The symptoms verified under gastrointestinal system, indicates the role of this drug in relieving the inflammatory conditions of stomach (gastritis). The symptoms are marked with nausea and vomiting worse from taking anything, either food or even water, and this may be associated with burning in stomach. This distinguished feature of Ricinus may be compared with Arsenic album and Phosphorus. Whereas Arsenic is relieved by hot things, Phosphorus is relieved temporarily by taking cold food. The drug is equally useful in diarrhoea and constipation, as found mentioned in various literatures. During diarrhoea, stool becomes greenish, absolute absence of pain in abdomen and in constipation the stool is very dry and hard. This diarrhoeic phase of Ricinus communis is having much similarity with Podophyllum and Magnesia carb. But Podophyllum is identified with its offensiveness and Magnesia carb. by its acidic smell and character of stool. Interestingly, none of these two medicines are chilly during stool, as found in Ricinus communis. This study, also confirms that it can relieve the most obstinate type of constipation even. This unusual dryness of stool indicates the dysfunction of absorption in intestine, both small and large.

The drug may be used in acute and chronic rhinitis when the discharge from nose is worse in closed room and better in open air and associated with alternate blockage of nose.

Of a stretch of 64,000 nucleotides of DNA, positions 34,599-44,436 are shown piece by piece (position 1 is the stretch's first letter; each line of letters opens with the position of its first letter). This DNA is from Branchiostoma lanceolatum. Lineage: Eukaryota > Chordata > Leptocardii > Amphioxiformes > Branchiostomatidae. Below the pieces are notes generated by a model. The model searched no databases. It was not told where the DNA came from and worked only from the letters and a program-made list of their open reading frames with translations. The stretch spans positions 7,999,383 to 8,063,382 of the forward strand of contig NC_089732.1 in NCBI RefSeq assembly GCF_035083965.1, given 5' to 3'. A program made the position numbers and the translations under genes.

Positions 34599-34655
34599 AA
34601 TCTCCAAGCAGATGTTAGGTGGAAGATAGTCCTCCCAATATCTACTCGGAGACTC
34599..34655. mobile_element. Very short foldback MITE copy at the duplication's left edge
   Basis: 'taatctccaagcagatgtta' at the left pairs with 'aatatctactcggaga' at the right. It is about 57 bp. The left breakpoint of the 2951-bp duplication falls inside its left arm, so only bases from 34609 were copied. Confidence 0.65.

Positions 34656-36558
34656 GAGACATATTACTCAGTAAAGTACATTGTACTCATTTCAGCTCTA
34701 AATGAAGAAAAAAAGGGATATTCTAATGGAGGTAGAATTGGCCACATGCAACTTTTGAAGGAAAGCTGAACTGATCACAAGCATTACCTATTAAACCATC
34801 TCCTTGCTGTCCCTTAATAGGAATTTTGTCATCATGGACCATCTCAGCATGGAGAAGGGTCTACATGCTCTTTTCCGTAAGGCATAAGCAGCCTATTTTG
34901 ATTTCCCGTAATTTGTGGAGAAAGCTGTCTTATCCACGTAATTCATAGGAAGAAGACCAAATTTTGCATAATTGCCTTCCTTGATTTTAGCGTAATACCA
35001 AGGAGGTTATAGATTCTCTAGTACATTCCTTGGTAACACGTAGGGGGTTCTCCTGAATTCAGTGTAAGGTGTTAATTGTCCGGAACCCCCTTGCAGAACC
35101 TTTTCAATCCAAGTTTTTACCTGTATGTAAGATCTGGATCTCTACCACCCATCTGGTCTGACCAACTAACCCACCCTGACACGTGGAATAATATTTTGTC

Action of this medicine on skin is marked with painful acne and also with vesicular eruptions on face with itching.

Predominantly its action is noted on left side of the body and its general modalities are worse after eating and in morning. Here it is similar in action with Sulphur, Phosphorus and Sepia. All these medicines are having their affinity for left sided complaints of abdomen but in Ricinus communis it is more marked on upper part of the body, specially head, eyes and in ears. The medicine was also useful in relieving the pain and stiffness in nape of neck and back, worse during rest or sleep and relieved by motion (Rhus tox.). Aphthae with dry and white coated tongue, obstructed feeling in ears, pain in throat and profuse perspiration were also amenable to Ricinus communis.

During the study, a few clinical symptoms also emerged, exploring the wider therapeutic area of this drug and these were acid dyspepsia, swelling of nasal turbinates and yellowish discoloration of face.


  Conclusion Top